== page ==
The results of the survey were very useful and helped us not only to understand the nature of the existing interest in Multimedia Tours but also - and especially - to better define the features and the level of complexity of the software. In particular, we learned that among those museums surveyed there is quite strong interest in Multimedia Tours in general (see table 1), and specifically for in-house development (see table 2), which would allow museums to control the content creation process (82.4%), provide a unique visitor experience (64.7%) and reduce costs (58.8%). (Filippini-Fantoni, 2006).

Table 1
Table 1: Level of interest of the respondents for Multimedia Tours in general

Table 2
Table 2: Proclivity for in-house development.

The majority of the respondents (both medium and large-sized museums) expressed some interest in Multimedia Tours and seem to possess the necessary technical skills (see table 3) as well as the experience to create multimedia content internally. This confirmed the need for a tool that allows them to do so in a flexible but also intuitive way. This is particularly important if we consider that the people assembling the tour (curators, interns, interpretation specialists, etc.) might not necessarily have the same competences and software experience of those creating the actual multimedia content (Filippini-Fantoni, 2006).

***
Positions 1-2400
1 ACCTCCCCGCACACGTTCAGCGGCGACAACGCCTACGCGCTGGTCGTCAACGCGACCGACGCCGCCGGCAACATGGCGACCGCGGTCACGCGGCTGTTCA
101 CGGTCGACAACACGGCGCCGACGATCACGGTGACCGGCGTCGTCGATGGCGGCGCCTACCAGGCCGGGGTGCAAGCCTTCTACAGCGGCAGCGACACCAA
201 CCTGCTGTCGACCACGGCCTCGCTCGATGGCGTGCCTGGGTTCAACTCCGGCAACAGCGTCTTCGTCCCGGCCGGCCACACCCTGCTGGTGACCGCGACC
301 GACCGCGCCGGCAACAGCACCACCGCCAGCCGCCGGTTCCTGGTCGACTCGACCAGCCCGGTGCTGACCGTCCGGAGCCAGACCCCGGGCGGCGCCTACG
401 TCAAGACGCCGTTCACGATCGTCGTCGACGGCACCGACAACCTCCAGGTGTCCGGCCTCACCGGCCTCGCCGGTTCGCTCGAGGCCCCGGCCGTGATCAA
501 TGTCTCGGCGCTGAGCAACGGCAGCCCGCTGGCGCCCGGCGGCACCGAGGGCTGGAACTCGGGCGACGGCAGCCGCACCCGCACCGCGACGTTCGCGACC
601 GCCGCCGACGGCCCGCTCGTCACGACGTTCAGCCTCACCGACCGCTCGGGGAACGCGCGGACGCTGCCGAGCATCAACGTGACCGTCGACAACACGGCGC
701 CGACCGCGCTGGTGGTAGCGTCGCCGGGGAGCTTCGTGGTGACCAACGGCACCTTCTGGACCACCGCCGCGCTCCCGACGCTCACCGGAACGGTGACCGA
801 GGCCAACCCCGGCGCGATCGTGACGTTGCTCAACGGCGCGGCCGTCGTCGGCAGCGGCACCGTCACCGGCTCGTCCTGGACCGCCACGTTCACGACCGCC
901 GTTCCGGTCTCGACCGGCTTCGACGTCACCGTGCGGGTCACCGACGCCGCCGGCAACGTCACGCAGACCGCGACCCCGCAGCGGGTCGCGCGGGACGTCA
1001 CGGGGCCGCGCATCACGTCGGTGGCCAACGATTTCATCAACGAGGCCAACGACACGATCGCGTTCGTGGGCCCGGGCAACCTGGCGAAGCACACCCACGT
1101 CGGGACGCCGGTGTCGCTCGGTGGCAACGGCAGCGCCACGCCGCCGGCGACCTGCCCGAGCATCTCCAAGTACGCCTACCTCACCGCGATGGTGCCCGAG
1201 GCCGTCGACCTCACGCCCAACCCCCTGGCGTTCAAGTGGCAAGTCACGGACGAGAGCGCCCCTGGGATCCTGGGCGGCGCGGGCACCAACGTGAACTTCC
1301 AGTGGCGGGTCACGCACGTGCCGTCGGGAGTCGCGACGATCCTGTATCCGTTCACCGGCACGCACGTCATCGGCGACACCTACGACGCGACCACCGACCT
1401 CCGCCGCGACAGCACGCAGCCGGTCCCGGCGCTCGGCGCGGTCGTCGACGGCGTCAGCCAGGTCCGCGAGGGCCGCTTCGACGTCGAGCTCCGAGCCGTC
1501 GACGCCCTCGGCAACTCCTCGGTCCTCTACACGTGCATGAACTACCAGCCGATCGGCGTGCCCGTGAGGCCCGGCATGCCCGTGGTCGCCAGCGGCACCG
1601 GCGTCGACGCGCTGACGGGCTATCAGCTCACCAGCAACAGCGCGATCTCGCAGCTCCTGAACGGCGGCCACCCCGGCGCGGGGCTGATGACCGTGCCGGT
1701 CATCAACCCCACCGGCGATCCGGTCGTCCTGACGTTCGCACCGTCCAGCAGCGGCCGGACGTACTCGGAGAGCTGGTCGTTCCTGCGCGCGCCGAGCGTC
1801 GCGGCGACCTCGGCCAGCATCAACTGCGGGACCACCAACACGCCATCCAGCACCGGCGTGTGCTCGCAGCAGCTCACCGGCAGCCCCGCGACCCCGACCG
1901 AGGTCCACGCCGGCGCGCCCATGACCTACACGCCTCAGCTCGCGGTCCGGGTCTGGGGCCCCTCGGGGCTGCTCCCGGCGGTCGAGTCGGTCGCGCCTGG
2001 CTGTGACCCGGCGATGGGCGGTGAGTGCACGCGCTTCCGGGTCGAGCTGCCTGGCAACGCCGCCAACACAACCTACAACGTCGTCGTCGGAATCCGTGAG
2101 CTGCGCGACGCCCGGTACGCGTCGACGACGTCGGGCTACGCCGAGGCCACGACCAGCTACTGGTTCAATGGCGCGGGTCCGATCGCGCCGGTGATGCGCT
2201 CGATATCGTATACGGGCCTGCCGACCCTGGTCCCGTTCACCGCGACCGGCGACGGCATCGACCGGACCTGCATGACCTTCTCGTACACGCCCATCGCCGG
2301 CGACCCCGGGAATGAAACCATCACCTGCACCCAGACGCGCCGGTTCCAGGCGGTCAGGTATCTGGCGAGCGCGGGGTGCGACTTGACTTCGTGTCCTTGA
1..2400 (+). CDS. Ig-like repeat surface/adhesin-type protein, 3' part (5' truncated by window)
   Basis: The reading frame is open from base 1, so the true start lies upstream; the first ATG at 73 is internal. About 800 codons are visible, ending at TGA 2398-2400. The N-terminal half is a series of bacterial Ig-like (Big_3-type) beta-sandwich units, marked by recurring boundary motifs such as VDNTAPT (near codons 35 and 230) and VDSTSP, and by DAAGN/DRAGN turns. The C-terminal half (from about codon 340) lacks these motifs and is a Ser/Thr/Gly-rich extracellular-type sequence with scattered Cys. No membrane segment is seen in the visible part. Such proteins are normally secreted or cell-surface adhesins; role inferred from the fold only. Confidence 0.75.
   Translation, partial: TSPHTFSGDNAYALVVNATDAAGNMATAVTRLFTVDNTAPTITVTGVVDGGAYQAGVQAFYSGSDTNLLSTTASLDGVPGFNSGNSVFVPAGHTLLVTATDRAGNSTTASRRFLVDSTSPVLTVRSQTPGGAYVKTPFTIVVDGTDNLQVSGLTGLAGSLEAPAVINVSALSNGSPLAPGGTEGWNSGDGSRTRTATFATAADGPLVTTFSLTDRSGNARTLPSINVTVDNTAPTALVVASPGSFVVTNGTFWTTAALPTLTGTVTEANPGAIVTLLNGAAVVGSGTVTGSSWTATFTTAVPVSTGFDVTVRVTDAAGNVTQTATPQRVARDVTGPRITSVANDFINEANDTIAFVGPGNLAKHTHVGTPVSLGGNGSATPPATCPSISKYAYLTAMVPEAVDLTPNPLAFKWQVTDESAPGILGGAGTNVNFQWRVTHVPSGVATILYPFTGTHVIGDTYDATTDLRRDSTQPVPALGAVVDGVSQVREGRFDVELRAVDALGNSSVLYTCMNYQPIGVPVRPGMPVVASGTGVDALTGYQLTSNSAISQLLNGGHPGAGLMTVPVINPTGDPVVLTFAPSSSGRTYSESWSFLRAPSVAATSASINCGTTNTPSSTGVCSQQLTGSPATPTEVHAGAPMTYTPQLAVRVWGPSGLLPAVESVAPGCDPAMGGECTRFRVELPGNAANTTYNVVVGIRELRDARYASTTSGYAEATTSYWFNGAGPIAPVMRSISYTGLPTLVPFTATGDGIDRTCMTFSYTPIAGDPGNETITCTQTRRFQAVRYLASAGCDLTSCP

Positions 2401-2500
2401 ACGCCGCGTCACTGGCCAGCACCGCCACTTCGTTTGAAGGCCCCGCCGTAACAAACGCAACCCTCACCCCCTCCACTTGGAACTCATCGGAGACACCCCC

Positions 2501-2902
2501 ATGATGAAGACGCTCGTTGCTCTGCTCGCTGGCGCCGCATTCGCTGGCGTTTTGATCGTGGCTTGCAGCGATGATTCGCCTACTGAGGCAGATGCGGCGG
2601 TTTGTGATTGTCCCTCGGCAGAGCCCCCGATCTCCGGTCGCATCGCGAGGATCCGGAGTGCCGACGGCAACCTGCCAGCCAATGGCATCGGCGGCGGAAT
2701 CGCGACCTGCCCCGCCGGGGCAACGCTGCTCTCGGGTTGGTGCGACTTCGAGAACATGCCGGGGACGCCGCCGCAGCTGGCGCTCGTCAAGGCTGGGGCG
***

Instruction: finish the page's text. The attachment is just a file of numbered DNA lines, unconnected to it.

Table 3

Table 3: Specific skills required to develop multimedia content possessed by the museums who participated in the survey.

Based on the results of the survey, museums seem to be particularly inserted in different types of Multimedia Tours, (including permanent collections, temporary exhibitions, children’s/school/sign language tours, etc.), as well as different multimedia content types - the most important being audio, audio with a single image (usually an image of the artwork in question with an associated audio commentary), video, text, slideshows, interactive maps and games, opinion polls and bookmarking. Other, more complex content types or features like 3D images, group games, paging, text messaging, web browsing, annotation, etc. were deemed less important (see table 4).

Type of Content Response Average
Audio + Images 1.44
Audio 1.65
Video 1.67
Help Information 1.72
Museum Information 2
Text 2
Touch and Listen (i.e. interactive image) 2
Welcome Message 2.06